Corbyn’s the Hotdiggitydog One on Show

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It has been a bad and good day for Jeremy Corbyn.

On the day David Dimbleby – an establishment figure – stated that Corbyn had been poorly served by the UK media, essentially a right-wing media, Jeremy had to endure this again with the BBC in both their lunchtime and early evening slots. His forgetting the figures for a commitment, if elected to government, to funding universal childcare in his Woman’s Hour interview grabbed all the negative headlines. Sure, he should have known them for the performance element of politicking, and in light of Diane Abbot’s appalling forgetfulness, but in reality it doesn’t matter. He was trying to get them from his tablet; trying to get the exact figures. Perhaps he actually did, but I don’t know and it doesn’t matter. What is worse: forgetting, or telling a lie? Which political party currently campaigning has a tight honest grip on reality and truth?

I think Labour does, in fact. Honest fallibility. Honest intention. Honest caring. That’s a magic three, by the way. I’ll take all of them for their humanity.

And that’s what came across on Corbyn’s ‘interview’ tonight for the One Show. The tweets [and I mean positive ones] are already referring to what a genuine nice person he is, and I’ll go for that too. But the Tories and other miserable strategists will ask: do we want a ‘nice’ person to lead the country, or do we want a ‘strong’ person to lead the country? Before I answer, note how the balancing act of the word ‘stable’ has disappeared from the former mantra. Another U-turn. Another quick strategic shift for politicking.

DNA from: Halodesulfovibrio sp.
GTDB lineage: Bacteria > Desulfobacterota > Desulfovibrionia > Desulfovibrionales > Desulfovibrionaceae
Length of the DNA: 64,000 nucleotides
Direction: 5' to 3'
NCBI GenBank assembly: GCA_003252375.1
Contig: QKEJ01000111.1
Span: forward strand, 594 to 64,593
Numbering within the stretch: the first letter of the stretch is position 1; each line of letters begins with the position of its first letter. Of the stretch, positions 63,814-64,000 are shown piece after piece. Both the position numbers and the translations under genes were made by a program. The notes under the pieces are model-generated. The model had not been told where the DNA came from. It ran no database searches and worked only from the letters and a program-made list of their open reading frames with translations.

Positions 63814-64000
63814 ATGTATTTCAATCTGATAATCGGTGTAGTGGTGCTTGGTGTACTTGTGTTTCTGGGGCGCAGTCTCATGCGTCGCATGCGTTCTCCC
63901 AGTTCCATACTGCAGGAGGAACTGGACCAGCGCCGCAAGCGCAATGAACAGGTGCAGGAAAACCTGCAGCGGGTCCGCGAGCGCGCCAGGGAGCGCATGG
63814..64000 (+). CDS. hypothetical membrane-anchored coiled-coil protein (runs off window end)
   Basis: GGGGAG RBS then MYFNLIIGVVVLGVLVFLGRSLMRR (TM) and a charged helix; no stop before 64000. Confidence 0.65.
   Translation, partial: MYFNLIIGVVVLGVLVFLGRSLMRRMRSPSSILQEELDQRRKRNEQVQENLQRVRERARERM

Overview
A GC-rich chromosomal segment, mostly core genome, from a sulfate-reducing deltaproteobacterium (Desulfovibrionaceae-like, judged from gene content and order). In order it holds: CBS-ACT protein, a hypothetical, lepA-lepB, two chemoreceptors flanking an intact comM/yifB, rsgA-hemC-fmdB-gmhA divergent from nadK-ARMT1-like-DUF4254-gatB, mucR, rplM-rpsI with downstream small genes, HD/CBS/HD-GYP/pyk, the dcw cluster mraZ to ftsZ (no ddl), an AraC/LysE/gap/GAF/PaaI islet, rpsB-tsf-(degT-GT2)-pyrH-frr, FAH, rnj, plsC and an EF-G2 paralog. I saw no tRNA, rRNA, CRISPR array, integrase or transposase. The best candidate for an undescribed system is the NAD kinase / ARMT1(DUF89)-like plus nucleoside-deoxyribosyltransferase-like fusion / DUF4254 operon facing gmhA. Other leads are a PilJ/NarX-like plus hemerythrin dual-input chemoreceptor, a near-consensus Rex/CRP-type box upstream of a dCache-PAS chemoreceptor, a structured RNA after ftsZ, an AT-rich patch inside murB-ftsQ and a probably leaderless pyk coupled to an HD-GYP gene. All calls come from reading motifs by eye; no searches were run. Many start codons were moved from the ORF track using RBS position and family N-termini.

The answer is, of course, I reject the ‘nice’ tag because the important quality Corbyn demonstrated was his humanity. He is a genuine, humane person. Yes, yes, yes [not so magical, but honest], I’ll take that.

I have been totally reassured in my decision some time ago to join the Labour Party because of the honest integrity demonstrated by Corbyn. I have had my doubts about his ability to lead the Labour Party and the country – both pragmatic and political – and some of those doubts continue for many reasons, but I have no doubt at all that he deserves a chance in the same way that this country deserves a chance at a different kind of political leadership. I obviously agree entirely with his Labour ethos – the undeniable Socialism – but we also deserve that humane and honest and hotdiggitydog trio of attributes.

I put that last bit in because I am actually quite upbeat at the moment about Corbyn’s chances and also because he has shown his own sense of humour.

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